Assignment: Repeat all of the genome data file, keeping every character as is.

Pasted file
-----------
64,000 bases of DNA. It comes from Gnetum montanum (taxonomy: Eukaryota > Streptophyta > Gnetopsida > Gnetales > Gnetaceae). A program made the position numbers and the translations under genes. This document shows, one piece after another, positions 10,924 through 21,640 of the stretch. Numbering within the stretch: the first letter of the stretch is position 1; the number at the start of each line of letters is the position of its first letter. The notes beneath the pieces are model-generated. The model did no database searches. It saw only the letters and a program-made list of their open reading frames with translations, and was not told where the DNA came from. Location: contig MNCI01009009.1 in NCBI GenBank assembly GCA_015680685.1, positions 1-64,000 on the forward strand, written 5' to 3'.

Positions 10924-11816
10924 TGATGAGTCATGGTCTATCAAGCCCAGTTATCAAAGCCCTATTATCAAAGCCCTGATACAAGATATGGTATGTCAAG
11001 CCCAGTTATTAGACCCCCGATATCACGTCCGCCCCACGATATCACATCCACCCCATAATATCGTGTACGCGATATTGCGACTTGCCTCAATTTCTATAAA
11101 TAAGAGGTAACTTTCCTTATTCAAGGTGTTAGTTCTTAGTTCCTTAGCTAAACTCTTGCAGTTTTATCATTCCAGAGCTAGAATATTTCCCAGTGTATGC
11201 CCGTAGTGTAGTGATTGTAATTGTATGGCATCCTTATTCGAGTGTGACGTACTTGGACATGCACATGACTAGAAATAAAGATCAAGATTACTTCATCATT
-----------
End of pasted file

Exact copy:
64,000 bases of DNA. It comes from Gnetum montanum (taxonomy: Eukaryota > Streptophyta > Gnetopsida > Gnetales > Gnetaceae). A program made the position numbers and the translations under genes. This document shows, one piece after another, positions 10,924 through 21,640 of the stretch. Numbering within the stretch: the first letter of the stretch is position 1; the number at the start of each line of letters is the position of its first letter. The notes beneath the pieces are model-generated. The model did no database searches. It saw only the letters and a program-made list of their open reading frames with translations, and was not told where the DNA came from. Location: contig MNCI01009009.1 in NCBI GenBank assembly GCA_015680685.1, positions 1-64,000 on the forward strand, written 5' to 3'.

Positions 10924-11816
10924 TGATGAGTCATGGTCTATCAAGCCCAGTTATCAAAGCCCTATTATCAAAGCCCTGATACAAGATATGGTATGTCAAG
11001 CCCAGTTATTAGACCCCCGATATCACGTCCGCCCCACGATATCACATCCACCCCATAATATCGTGTACGCGATATTGCGACTTGCCTCAATTTCTATAAA
11101 TAAGAGGTAACTTTCCTTATTCAAGGTGTTAGTTCTTAGTTCCTTAGCTAAACTCTTGCAGTTTTATCATTCCAGAGCTAGAATATTTCCCAGTGTATGC
11201 CCGTAGTGTAGTGATTGTAATTGTATGGCATCCTTATTCGAGTGTGACGTACTTGGACATGCACATGACTAGAAATAAAGATCAAGATTACTTCATCATT